Choosing a major in college can be a difficult decision. Even small schools offer dozens of possible degree paths, with many being incredibly similar. Deciding on a major is one dilemma that has led to students taking longer than ever to graduate with a four-year degree. Many students select their major for the wrong reason–perhaps to please their parents or to earn a degree they think will help them become wealthy–only to realize their mistake later and switch majors, which is a costly change. Deciding on a major is seldom easy, but students can take steps to reduce the stress involved. Many students will be able to narrow down the list of possible majors by taking their interests and strengths into account. Students should be aware that choosing a major is not the same as choosing a career and their major does not have to dictate their success in life. Researching potential majors and career paths will give students more knowledge with which to make a decision, helping them tie the previous points together and, hopefully, reach a decision.

Follow Your Interests

A student’s major will be their main focus of study for at least four years, so their personal interests must be taken into account when making a decision on an academic path to follow. Someone who doesn’t enjoy math and staying inside all day and has a strong interest in working with their hands and leading a team might consider a construction management degree, but would want to stay away from accounting and economics. Moreover, most students who choose degree paths in which they have no interest do so out of the desire to make more money, but making more money will not generally make a person any happier. Why would someone spend thousands of dollars pursuing a career they dislike if it won’t make them happier?

Follow Your Strengths

Your interests shouldn’t be the only deciding factor in the decision, however. The strong areas of a personality need to be developed and engaged in any academic endeavor and should align with the person’s desired career or industry. Assessments like the TAIS Inventory, Myers-Briggs Type Indicator and Clifton Strengthsfinder can help students identify their basic personality traits and their main strengths, which will give them greater insight into how they interact with the world, other people and information. Knowing these things is the key to choosing an academic path and, eventually, a career in which you can excel.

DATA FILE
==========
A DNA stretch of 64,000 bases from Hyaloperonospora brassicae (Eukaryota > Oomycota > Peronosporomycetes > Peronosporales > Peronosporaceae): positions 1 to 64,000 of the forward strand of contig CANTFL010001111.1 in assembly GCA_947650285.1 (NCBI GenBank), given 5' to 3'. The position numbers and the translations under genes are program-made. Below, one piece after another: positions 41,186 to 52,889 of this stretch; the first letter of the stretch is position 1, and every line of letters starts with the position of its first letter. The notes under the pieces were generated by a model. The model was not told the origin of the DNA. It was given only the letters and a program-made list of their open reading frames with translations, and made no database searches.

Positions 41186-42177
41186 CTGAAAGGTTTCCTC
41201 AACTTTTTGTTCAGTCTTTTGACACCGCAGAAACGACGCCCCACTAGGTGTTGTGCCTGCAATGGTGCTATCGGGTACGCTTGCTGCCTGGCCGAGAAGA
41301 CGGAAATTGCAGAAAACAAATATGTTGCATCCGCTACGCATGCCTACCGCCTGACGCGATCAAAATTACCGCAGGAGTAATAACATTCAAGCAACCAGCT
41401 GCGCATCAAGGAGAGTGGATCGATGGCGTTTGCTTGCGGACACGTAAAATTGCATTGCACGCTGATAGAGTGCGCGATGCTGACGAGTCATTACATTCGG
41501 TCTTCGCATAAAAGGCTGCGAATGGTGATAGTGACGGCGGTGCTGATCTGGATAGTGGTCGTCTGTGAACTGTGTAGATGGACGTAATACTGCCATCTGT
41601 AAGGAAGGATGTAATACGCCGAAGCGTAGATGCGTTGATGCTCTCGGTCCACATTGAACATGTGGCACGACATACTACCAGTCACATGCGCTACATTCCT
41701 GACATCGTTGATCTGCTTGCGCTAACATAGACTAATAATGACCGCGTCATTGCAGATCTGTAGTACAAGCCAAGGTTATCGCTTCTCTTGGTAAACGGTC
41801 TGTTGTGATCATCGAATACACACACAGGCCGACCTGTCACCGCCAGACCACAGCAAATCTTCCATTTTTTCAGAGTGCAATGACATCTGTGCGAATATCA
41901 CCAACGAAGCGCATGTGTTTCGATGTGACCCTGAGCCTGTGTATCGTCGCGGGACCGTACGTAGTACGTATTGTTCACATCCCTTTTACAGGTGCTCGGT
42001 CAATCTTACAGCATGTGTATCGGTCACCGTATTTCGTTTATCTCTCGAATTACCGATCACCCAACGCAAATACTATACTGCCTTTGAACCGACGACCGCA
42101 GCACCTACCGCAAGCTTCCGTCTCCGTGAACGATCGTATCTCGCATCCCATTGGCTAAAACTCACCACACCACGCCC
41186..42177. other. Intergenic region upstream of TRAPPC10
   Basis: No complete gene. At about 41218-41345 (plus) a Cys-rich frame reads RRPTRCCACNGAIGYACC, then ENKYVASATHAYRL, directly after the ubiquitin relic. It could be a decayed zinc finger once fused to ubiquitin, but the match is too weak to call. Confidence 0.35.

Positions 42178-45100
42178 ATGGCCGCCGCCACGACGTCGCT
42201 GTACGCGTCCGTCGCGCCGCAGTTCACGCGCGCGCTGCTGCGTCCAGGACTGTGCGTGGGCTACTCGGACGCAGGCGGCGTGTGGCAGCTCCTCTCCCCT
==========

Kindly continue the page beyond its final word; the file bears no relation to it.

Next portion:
A Major is Not a Career

Though a student’s career aspirations can and should influence their choice of major, they should keep in mind that a major is different from a career. Many college graduates find jobs and careers in fields that are totally removed from their area of study in college. Having highly specialized knowledge of a particular industry is helpful, but the most important aspect of college is developing critical thinking skills and learning to pair that with clear communication. Focusing on a specific major as a path to a highly specialized career can backfire for the student if they can’t find a job in their chosen industry and are forced to look elsewhere.

Do Your Research

Even if a student is aware that their major will not automatically equate to a career in the same field, it is still helpful to have aspirations. If a student is interested in pursuing a specific avenue, like carpentry or network security, they should spend time researching the requirements of the degree program as well as the industry in which they want to be employed. By gathering as much information about the field as possible, they’ll be better prepared to make a well-informed decision.

Joseph Baker’s business experience in management spans more than 15 years. A leader of development and management teams, he also implemented budget reductions professionally and as an independent contractor. Joseph led strategic planning and systems of implementation for nine organizations, public and private, and worked extensively with small businesses. His education background ranges from teaching to school administration.